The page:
07 SES 08 B, Recently Immigrated Teachers in Europe between Inclusion and Exclusion: (Re-)Professionalisation through bridging programs
This paper elaborates the process of participatory transcultural planning (Nind & Vinha 2014; Temple & Moran 2006) and implementation of a course for secondary school teachers with refugee background in Austria. Jolted by UNHCR Austria, funded by means of the Austrian Federal Ministry for Europe, Integration and Foreign Affairs, in collaboration with the Vienna School Board and the Unemployment Services Vienna and Lower Austria, the unique course started in September 2017 at the Postgraduate Center of the University of Vienna. It offers (re-)qualification to 23 teachers from Syria, Iraq, Iran, Chechnya, and Tadzhikistan by provision of one of three necessary pillars to become a secondary school teacher. All participants had acquired a Bachelor’s degree in their countries of origin and worked as teachers in secondary schools. In their new host country, teachers are obliged to study 2 relevant subjects (pillar I and II) and acquire a basic qualification in educational studies accompanied by mandatory practical studies (pillar III). After successfully completing the one-year-course (40 ECTS and German classes to gain level C1), alumni can apply for a specialized contract and fulfil additional requirements (pillar II) at a later point. The identification of prospective participants proved one of the main challenges as qualifications of those arrived had in many cases only been marginally, wrong or not at all assessed (Kohlenberger 2017). These gaps could only be corrected through readiness of small wheels (e.g. unemployment services) to collaborate in the implementation. The structure set up to navigate beyond partly rather absurd legal regimes built around this group (recently immigrated refugees) in the aftermath of the so-called crisis (2015) proved fragile and complex. With current political developments in Austria, the continuation of the course is insecure. Developments might also impact the situation of children who recently had to flee to Austria and other parts of the world (Taylor & Sidhu 2012). Teachers passing the above mentioned or similar qualification could serve as key to functioning and sustainable inclusion of pupils and their families. This paper will highlight experiences from a multi-stakeholder perspective based on an assessment which is currently underway. One-on-one interview with participants are being conducted and will be analyzed in a participatory group setting. Additionally, teacher trainers took part in regular exchanges and experiences with other stakeholders were documented. Sources of data are currently being refined and approaches reassessed. Findings at the background of political changes will be elaborated further.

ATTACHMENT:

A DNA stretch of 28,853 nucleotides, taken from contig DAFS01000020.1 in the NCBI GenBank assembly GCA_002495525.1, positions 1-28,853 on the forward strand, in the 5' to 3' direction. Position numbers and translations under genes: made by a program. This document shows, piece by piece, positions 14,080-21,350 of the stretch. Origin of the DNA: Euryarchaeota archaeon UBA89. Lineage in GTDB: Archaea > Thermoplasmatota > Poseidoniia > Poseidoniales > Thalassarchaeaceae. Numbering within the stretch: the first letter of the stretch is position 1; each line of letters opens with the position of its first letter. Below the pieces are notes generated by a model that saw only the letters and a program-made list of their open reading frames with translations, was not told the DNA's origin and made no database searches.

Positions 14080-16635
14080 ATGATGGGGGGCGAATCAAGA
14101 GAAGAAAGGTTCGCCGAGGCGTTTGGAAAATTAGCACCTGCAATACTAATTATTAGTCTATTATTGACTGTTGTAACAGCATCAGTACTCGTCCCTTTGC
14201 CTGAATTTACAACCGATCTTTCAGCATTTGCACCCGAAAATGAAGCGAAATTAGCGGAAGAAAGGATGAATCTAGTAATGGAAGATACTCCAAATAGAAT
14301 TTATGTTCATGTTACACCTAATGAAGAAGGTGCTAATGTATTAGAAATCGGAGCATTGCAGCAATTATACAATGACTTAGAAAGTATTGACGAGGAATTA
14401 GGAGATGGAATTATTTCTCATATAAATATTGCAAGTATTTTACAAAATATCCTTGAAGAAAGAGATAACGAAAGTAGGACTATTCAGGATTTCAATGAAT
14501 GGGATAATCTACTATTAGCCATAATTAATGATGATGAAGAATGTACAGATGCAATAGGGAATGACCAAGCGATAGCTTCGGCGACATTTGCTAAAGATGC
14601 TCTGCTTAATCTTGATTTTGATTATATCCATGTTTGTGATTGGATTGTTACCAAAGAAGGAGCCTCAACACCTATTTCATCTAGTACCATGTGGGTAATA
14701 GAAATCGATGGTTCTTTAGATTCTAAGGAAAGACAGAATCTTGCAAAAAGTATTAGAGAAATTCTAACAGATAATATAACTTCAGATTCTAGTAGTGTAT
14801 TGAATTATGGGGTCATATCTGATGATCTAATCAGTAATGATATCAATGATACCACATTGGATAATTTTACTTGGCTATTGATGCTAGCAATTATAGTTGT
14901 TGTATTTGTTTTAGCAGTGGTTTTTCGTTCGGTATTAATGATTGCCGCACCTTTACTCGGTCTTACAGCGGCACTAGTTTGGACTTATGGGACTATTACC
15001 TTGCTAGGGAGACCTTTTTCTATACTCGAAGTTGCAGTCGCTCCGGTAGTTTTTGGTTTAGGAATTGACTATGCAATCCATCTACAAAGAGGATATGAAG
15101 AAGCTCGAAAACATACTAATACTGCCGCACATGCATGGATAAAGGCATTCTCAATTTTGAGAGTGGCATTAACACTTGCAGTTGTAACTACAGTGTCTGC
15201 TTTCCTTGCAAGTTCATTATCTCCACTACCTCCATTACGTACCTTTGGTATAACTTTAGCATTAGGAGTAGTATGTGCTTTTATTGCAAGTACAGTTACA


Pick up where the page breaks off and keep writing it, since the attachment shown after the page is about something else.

Kohlenberger, J. (2017). Was Geflüchtete des Herbsts 2015 mitbringen: Bildung, Humankapital & Zukunftspläne. Ausgewählte Ergebnisse aus dem Displaced Persons in Austria Survey (DiPAS). Presentation at the conference ‚Forced Migration and Education‘ at the University of Vienna in November 2017. http://minderheiten.at/images/3_Bildung_und_Flucht_11-11-2017_PDF.pdf Nind, M. & Vinha, H. (2014). Doing research inclusively: bridges to multiple possibilities in inclusive research. British Journal of Learning Disabilities, 42 (2), pp. 102-109. Taylor, S. & Sidhu, R. K. (2012). Supporting refugee students in schools: What constitutes inclusive education?. International Journal of Inclusive Education, 16 (1), pp. 39-56. Temple, B. & Moran, R. (Eds.). (2006). Doing research with refugees: Issues and guidelines. Policy Press.
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